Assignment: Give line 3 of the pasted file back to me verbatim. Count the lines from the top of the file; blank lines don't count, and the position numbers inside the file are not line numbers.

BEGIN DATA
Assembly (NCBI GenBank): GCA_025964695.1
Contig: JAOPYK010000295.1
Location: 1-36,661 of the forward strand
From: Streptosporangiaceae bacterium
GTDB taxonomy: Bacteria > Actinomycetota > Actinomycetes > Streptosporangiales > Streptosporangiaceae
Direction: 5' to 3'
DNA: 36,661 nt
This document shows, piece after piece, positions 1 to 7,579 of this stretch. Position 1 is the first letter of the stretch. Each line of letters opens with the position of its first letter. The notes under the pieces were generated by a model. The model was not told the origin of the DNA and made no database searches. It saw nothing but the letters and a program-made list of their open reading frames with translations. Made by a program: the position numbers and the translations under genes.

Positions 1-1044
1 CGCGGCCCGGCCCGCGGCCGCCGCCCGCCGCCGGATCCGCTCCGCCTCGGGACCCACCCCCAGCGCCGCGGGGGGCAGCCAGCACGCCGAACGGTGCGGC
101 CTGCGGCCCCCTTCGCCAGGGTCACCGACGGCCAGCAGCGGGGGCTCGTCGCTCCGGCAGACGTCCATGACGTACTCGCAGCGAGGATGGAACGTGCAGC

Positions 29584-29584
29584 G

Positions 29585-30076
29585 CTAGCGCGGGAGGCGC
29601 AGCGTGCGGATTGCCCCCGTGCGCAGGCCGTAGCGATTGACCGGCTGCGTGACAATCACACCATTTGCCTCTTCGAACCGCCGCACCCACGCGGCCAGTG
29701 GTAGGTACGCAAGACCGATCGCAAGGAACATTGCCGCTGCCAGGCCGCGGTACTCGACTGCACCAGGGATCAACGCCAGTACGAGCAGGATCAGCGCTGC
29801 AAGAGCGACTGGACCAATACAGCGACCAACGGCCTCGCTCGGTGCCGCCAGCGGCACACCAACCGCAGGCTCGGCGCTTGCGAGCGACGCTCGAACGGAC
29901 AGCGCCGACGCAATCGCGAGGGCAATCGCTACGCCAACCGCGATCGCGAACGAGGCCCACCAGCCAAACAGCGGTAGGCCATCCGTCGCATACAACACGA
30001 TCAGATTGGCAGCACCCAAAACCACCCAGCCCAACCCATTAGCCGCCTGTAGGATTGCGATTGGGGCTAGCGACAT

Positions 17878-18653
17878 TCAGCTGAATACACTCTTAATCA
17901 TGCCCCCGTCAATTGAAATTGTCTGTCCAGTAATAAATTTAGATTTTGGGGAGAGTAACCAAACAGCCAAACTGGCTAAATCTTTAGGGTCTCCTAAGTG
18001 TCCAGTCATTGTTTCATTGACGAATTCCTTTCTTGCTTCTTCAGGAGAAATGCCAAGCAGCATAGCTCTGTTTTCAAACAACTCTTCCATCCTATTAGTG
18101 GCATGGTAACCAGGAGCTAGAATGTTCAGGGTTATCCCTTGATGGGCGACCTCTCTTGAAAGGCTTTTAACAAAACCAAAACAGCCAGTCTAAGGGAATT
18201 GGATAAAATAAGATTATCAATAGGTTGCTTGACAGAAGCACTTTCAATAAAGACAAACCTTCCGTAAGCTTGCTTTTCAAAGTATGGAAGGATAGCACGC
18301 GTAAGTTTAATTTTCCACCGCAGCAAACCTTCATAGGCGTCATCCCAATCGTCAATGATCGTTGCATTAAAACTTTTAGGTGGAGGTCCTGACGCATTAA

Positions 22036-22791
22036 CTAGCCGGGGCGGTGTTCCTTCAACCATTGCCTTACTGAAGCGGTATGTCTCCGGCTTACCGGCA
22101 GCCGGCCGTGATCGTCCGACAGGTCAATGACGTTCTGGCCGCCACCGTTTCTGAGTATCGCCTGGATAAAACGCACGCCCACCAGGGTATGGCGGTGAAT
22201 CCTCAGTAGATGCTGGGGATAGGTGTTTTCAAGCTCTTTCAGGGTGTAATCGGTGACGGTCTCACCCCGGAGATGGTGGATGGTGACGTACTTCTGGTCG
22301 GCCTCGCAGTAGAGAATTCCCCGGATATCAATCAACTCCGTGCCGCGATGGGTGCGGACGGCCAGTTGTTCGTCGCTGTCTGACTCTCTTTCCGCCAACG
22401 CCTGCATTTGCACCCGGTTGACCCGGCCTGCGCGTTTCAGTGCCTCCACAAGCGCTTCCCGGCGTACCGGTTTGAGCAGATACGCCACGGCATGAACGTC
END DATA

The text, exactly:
Location: 1-36,661 of the forward strand